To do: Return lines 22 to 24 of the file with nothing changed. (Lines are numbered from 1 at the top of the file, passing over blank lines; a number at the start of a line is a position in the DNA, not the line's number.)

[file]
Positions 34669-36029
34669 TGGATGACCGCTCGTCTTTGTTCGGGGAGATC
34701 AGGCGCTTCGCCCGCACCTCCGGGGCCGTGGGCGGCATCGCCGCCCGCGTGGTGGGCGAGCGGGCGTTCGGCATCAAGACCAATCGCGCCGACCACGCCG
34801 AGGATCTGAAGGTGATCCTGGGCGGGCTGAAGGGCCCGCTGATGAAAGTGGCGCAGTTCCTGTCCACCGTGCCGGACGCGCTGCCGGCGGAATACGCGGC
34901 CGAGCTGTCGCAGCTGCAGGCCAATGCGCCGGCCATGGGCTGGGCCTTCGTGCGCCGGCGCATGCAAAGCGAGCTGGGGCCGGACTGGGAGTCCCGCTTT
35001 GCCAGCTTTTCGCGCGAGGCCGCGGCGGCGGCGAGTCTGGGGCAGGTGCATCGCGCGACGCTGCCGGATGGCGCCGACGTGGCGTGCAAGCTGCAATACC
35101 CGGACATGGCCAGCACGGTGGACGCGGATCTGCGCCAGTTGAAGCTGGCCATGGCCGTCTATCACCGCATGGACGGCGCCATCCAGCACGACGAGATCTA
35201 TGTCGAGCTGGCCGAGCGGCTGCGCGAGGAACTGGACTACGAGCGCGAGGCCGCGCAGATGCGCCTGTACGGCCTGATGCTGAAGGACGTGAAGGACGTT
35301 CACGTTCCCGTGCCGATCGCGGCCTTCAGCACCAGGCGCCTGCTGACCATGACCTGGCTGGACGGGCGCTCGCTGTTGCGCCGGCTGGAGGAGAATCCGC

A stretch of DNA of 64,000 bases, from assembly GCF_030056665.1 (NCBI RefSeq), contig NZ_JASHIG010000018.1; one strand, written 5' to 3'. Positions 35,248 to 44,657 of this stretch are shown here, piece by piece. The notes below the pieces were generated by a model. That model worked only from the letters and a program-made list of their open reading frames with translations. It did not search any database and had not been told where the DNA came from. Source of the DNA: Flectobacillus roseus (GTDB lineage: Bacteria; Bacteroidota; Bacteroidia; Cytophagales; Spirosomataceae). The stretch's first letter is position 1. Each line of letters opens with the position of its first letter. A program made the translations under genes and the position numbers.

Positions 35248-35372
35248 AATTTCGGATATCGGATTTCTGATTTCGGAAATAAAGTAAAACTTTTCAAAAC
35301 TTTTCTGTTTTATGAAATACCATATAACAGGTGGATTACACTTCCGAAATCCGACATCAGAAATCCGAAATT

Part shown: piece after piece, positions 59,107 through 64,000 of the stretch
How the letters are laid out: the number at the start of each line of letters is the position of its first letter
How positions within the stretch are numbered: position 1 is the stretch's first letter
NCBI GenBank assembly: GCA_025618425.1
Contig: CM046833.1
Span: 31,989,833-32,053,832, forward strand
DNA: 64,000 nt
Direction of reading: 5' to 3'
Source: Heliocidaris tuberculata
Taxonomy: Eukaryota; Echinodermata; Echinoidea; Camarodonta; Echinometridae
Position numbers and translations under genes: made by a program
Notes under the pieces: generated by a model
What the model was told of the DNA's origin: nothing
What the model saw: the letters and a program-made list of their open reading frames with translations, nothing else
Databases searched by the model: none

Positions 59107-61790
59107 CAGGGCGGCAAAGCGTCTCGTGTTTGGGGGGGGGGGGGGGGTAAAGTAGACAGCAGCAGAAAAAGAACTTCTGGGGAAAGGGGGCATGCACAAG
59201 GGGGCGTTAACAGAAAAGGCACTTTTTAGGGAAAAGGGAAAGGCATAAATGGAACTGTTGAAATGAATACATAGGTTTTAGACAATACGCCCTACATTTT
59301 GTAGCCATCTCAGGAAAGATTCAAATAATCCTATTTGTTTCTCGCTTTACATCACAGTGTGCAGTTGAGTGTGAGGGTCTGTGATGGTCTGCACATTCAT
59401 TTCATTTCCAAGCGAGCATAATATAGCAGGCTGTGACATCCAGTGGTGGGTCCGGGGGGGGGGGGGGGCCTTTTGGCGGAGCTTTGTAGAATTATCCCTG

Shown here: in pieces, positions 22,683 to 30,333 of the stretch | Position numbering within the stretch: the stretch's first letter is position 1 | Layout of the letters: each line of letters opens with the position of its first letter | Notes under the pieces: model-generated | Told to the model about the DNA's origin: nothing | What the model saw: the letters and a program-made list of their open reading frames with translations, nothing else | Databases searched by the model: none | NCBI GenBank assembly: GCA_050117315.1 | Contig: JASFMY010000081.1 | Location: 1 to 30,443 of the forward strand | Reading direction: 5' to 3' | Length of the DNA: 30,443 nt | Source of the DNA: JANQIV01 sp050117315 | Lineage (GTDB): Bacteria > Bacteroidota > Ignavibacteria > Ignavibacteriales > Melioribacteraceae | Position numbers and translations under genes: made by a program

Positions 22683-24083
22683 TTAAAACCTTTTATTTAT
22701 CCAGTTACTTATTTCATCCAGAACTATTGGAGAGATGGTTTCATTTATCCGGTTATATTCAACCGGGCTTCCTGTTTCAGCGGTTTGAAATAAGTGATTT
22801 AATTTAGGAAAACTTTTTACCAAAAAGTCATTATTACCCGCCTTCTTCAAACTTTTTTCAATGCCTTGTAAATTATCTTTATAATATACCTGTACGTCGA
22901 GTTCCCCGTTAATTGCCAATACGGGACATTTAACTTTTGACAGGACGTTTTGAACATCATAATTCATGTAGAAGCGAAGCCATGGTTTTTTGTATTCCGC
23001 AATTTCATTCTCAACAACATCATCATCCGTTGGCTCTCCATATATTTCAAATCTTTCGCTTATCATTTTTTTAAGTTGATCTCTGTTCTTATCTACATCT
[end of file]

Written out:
Source: Heliocidaris tuberculata
Taxonomy: Eukaryota; Echinodermata; Echinoidea; Camarodonta; Echinometridae
Position numbers and translations under genes: made by a program